Recent changes to Chinese tax law has dramatic implications for the tax burden of foreign investors in the People's Republic of China. Despite the changing tax landscape, there are still opportunities to take advantage of current tax law. Savvy investors that employ these strategies will have a competitive advantage in the market.

Background

On January 1, 2008, the 2008 Enterprise Income Tax Law ("Tax Law") was enacted in the People's Republic of China (the "PRC"). Foreign companies face a new major concern under the Tax Law: it abolishes the preferred tax treatments for Foreign Investment Enterprise ("FIE") while also imposing withholding taxes for dividends expatriated from China. As a result, FIE will face a 25% income tax and a 20% withholding tax for profits remitted abroad via dividends.

Despite this new law, tax advantaged opportunities still exist in China. Certain categories of FIEs may still obtain tax incentives by qualifying as a High and New Technology Enterprise ("HTE"). By obtaining such a qualification the FIE will have the opportunity to reduce corporate income taxes to 15% and decrease its withholding tax. An alternate method of reducing tax burden is through the use of special purpose vehicles established in countries with favorable tax treaties. The appropriate solution to the tax question depends upon the type of investment and the manner of company.

Tax Incentives for High and New Technology Enterprises

The Ministry of Science and Technology, the Ministry of Finance and the State Administration of Taxation have jointly issued the Administrative Regulation governing the Recognition of High Technology Enterprises (“Regulation”), which sets forth the criteria and procedures for HTEs. Under the Regulation, the following criteria must be satisfied before a FIE will be recognized as an HTE: The HTE must:

  1. Be established within China (excluding Hong Kong, Macau and Taiwan);
  2. Be in existence for more than one year;
  3. Continuously conduct R&D activities that transform intellectual property into products and/or services;
  4. Possess its own IP rights; and
  5. Carry out business within the scope of the Catalogue of High and New Technology Domains Specifically Supported by the State.

In addition to these requirements, the Regulation also set forth guidelines to further refine the expectations placed upon an HTE. Thirty percent of the employee population should have university degrees, among which at least 10% should engage in R&D work. Sixty percent of total R&D expenditures should be incurred in China. Finally, income derived from high technology products or services should account for more than 60% of the total annual income for the FIE.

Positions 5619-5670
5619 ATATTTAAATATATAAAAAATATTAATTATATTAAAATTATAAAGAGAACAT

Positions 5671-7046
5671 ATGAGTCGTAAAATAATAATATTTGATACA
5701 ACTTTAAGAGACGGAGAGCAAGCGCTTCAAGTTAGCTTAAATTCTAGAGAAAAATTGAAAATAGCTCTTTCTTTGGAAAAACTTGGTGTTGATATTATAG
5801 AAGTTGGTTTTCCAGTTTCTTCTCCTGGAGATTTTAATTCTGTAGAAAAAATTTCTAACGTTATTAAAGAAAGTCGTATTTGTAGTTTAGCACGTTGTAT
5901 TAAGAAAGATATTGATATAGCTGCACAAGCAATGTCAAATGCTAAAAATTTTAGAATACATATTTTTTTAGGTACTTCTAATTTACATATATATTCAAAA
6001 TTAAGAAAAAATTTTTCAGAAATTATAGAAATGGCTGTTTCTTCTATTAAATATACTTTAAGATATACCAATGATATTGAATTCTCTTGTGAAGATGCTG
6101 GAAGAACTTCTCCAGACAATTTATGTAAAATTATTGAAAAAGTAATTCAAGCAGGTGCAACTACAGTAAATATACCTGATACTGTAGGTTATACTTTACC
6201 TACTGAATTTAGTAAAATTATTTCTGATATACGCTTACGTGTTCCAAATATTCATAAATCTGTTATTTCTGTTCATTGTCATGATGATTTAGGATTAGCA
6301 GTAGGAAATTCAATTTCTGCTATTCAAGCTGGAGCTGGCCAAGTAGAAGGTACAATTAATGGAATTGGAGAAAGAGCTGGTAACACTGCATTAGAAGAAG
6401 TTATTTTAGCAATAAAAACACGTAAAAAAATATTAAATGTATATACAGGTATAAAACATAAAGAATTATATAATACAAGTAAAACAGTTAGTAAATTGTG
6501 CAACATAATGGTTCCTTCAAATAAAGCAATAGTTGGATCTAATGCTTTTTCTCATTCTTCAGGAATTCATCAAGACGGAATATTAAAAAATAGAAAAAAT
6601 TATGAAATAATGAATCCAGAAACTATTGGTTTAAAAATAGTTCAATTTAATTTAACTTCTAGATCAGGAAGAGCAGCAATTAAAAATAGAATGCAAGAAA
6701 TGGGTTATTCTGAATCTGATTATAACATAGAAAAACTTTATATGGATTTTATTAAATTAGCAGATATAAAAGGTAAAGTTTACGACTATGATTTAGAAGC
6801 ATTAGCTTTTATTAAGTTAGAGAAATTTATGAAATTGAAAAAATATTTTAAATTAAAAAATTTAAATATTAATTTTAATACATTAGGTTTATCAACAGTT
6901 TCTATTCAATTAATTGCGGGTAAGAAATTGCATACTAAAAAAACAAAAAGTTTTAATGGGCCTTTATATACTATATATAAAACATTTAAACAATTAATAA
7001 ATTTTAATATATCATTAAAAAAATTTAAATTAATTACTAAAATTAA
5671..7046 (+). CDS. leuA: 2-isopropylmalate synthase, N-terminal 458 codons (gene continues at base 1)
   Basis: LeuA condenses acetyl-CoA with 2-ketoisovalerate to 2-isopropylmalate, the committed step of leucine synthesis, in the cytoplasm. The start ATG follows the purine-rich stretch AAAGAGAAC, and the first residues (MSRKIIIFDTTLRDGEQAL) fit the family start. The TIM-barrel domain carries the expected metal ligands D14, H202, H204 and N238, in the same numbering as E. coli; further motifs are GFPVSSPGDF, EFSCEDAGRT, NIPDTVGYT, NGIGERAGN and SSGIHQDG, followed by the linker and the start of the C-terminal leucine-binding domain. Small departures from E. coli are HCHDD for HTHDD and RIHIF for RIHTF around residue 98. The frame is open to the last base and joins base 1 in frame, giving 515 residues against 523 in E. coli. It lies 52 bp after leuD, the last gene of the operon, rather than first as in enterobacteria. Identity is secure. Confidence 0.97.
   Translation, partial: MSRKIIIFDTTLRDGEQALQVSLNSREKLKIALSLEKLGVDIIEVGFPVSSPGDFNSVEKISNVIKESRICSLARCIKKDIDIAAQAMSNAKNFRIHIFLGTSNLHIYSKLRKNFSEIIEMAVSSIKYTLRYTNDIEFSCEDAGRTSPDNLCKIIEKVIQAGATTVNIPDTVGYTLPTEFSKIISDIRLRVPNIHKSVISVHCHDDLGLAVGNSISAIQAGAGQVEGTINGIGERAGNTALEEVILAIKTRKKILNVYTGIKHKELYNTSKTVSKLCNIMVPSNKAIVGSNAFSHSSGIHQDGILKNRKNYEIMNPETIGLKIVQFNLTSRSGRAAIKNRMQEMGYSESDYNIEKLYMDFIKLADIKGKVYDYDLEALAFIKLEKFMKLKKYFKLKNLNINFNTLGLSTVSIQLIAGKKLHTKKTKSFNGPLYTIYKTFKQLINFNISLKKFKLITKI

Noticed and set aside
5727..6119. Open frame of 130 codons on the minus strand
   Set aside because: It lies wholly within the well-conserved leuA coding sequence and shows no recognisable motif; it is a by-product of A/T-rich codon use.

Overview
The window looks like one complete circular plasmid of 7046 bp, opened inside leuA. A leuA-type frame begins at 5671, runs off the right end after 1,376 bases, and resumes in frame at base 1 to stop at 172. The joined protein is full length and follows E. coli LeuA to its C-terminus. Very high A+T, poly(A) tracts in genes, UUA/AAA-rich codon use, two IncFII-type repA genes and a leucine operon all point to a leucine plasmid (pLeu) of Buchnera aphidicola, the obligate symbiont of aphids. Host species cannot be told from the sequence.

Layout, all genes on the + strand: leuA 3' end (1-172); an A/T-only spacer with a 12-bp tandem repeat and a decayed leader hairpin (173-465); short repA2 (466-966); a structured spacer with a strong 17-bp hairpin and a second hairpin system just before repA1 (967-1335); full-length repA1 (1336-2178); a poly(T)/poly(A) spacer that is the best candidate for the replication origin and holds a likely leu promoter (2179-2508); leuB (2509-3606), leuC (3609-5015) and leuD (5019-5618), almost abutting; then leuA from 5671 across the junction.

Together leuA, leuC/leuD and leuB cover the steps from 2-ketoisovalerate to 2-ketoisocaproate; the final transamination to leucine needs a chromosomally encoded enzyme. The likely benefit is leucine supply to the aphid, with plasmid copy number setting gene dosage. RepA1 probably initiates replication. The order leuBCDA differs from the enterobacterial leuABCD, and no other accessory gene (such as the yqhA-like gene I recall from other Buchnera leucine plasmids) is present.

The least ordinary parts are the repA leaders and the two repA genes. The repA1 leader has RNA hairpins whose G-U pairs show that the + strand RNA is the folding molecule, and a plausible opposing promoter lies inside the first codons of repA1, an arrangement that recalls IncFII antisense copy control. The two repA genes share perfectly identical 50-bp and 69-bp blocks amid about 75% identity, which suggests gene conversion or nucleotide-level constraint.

A successful application for HTE status will result in a license for three years.

Unfortunately, while the Regulation sets forth procedures for obtaining HTE status, the actual logistics of applying is complex and prone to delays. Given the procedural difficulties facing applicants, it is unlikely that HTE licenses will be issued before the early part of 2009. During the application process, the FIE will be forced to pay the non-advantaged rate of 25%. Despite these difficulties, companies that acquire this status early will have a competitive advantage in China.

Adopting Treaty SPV Investment Structure

In China, profits from FIEs are expatriated off-shore through the use of dividends. Under the previous regulations, there was no withholding tax for this behavior. Under the previous legal regime, a typical foreign direct investment structure would entail the use of an off-shore special purpose vehicle established in a tax haven such as the British Virgin Islands. This special purpose vehicle would then funnel the investment to the on-shore FIE, such as a Wholly Owned Foreign Enterprise, or to foreign interests in a Joint Venture. This structure previously allowed foreign investors to expatriate without incurring any taxes.

Under the Tax Law, the dividends, interests and royalties distributed are subject to a tax withholding rate of 20%. For foreign investors, this represents a significant deduction in their returns. In order for foreign investors to reduce this withholding tax obligation, one needs to look into tax treaties between China and other foreign countries.

China has executed tax treaties with many countries. The treaties that would directly impact the withholding tax were executed with Barbados, Mauritius, Singapore, Hong Kong, and Ireland. In all those treaties, the withholding rate for dividends is set at 5%. Thus, a company could take advantage of these treaties by using a special purpose vehicle established in any of the aforementioned companies. This structure would reduce the standard 20% tax withholding to 5%. Below is a chart illustrating the withholding tax based upon various tax treaties.

Please click here to view table.

The Tax Law significantly impacts the operations of the FIE in China. However, through proper tax planning and application for High Technology Enterprise, a FIE could reduce its tax exposure in PRC significantly.